At Firehoop we often use Umbraco to create websites that are easy for our clients to update with fresh content, such as blog posts, new product pages and special offers.

The basics of using Umbraco for content updates

Umbraco is separated into different sections for technical and non-technical purposes. This means a non-technical person can update the content without worrying about how it might affect the function or look of the site.
Text can be pasted directly from Word and edited in a WYSIWYG (what you see is what you get) screen.

Images and files, such as PDFs, can be stored in the media section, and easily inserted or linked to within the content.

New pages can be added by selecting the correct section and template type. As long as your development team have created the templates you want, it’s simple to put in news, blog posts, or even new product pages.

Securing permissions

Umbraco allows us to set different permissions for users. This ensures your HR department can’t fiddle with the code and it can also guarantee your accountant won’t accidentally post something on the sales team intranet section.

This keeps your site secure and can avert some embarrassing errors.

Freedom of choice

Using Umbraco doesn’t limit you to a pre-determined design or template. Your site can still look exactly how you want. It’s also handy that Umbraco is an open source product, which means it can be supported by a range of web companies so you won’t be forced to stay with the same team if it no longer suits.

Our CMS of choice

Umbraco is our preferred CMS and we’ve used it a lot to give our clients good value. Its flexibility and simplicity for non-technical users are powerful plus points.

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Keeping up with the internet evolution

Our copywriter, Rachel, discusses the need for a fresh look at older websites.

What’s almost as bad as having no website? It’s having an out of date website with opening hours from 2011, styling from 2005, and a contact or booking form that doesn’t work on mobile devices.

At one time it was enough to have any old web page. Nobody expected anything fancy and mobile access wasn’t an issue because there were no smartphones or tablets. Even out of date content could be excused because, hey, websites were harder to update back then.

In case you hadn’t noticed, the web has come a long way since its inception and you can no longer claim to be modern simply because you have a page there. If your site hasn’t moved with the times you’re not making the best use of the internet’s marketing potential either.

My internet usage is not unusual. I use it to plan holiday itineraries, book accommodation, purchase books, clothes and vouchers, make hairdresser appointments, locate good cafés and restaurants to visit... In fact, most of my time on the internet involves spending money or planning to spend money. If I’m at home (which is most of the time now that I have a baby to look after and only work two afternoons a week) then I’m browsing from my iPhone or iPad.

In 2013 I don’t want to plan my holiday based on 2011 opening hours and prices. I don’t want to wait for 9am so I can call my hairdresser to book an appointment either – I want to do it online, on the sofa, while I feed my daughter or watch Endeavour. I also don’t want to come across a site that was designed before anyone had even heard of ‘user experience’. I want to be able to find information quickly and easily.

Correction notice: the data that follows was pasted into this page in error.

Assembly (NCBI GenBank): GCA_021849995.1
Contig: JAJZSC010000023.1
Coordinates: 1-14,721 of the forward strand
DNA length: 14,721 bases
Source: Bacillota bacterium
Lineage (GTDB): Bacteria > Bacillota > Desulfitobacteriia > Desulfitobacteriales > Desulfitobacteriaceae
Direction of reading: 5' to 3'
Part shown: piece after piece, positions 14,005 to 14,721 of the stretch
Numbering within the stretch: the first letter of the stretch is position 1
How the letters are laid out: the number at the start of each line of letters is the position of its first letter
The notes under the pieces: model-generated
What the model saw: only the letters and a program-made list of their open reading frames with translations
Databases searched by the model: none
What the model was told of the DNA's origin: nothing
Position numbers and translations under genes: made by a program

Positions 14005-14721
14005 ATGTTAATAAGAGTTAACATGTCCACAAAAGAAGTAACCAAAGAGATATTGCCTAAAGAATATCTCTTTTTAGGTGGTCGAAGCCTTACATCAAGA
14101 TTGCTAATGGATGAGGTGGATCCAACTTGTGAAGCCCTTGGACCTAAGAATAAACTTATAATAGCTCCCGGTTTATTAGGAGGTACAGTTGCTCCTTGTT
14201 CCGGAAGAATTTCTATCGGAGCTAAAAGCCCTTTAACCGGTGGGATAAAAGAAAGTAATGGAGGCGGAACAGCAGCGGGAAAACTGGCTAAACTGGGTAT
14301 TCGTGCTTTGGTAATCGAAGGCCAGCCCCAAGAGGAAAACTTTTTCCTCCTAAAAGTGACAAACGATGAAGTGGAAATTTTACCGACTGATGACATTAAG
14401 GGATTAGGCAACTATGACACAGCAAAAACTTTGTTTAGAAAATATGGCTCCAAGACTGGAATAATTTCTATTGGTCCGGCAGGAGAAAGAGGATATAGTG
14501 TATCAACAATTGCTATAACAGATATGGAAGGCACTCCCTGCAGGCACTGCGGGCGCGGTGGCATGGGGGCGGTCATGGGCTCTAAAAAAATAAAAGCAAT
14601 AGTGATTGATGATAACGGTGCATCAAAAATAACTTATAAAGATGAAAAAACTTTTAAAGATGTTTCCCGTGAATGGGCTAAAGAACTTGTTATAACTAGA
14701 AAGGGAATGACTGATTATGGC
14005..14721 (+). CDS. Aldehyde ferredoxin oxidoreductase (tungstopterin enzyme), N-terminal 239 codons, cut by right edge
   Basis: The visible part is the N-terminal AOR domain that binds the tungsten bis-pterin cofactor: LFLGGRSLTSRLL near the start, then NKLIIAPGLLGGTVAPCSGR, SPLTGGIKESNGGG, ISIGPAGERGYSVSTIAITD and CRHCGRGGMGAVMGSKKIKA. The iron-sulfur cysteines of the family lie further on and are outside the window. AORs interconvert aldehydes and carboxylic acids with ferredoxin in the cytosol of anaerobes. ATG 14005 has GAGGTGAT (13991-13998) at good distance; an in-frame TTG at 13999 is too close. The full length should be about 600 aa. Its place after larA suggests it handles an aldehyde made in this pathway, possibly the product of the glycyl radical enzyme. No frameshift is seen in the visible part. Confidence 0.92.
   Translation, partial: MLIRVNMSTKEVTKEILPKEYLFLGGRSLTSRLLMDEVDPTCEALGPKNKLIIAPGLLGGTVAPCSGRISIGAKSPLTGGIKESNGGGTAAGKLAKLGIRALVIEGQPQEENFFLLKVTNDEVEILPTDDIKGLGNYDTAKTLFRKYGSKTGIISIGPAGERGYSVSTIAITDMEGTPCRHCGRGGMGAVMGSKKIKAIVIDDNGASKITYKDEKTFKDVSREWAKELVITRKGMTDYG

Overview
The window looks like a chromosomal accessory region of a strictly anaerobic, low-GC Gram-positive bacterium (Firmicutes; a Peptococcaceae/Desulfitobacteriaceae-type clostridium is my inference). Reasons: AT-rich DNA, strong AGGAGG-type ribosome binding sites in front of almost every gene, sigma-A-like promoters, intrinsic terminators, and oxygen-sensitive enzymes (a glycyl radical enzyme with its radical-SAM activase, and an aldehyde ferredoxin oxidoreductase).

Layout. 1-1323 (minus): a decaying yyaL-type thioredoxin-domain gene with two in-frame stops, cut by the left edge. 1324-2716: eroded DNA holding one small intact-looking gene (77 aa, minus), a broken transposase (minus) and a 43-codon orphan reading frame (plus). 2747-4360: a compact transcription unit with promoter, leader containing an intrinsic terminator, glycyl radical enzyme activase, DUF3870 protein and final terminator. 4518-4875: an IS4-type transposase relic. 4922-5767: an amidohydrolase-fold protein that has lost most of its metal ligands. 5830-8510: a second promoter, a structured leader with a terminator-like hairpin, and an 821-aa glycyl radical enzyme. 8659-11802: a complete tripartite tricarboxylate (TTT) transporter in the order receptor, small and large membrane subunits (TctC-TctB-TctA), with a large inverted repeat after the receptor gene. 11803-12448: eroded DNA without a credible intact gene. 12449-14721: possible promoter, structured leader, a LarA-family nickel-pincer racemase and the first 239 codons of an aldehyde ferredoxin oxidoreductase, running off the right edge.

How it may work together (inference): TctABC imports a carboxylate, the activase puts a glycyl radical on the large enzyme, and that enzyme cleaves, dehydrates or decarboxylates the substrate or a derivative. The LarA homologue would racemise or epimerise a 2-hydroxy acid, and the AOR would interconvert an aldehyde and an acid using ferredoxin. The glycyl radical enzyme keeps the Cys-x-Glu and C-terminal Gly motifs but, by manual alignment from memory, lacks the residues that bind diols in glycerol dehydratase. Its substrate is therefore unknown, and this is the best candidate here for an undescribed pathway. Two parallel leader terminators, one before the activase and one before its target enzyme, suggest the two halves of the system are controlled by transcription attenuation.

Your website is a reflection of your business. It should accurately depict what you offer with the grace and elegance that assures visitors of your professionalism and quality.

Most businesses grow and change overtime. If your business has continued to evolve since your website was created, did your website evolve to match?
I have seen so many websites that look old and tired, or that simply haven’t kept up with new information and technology, and it’s a shame because they’re missing out. They should be useful and beautiful marketing tools but they become jokes instead.

When I worked in a bank we were told to ask customers with old or basic accounts if they would like a review. The idea was that their lifestyles may have changed and they might benefit from a different type of account, such as an ISA or specialised current account. The same process is necessary with websites. If yours is a few years old then a review might be helpful.
How easy is it to update your content?

Older sites are often managed by the web company that built them, leaving the owner company at a disadvantage if content updates are needed. It’s usually quicker and easier to make your own changes to the content, as long as the website is built using a content management system (CMS) that’s easy to understand, such as Umbraco.

Out of date information will always have a negative impact on your public image and it can affect your sales too. How can I possibly buy those jeans if they’re not listed on your site?

If content updates are a nightmare, ask your web team to give you more control. This may mean a rebuild but then you’ll have the opportunity to make lots of other improvements too.

Does your site work with mobile devices?

Tablets and smartphones are continuing their market penetration and if your website doesn’t work, or looks wonky on anything other than my desktop then I’ll be much less likely to enjoy the experience. Even worse, I might not be able to place an order or make a booking. If that happens I’ll go to one of your competitors.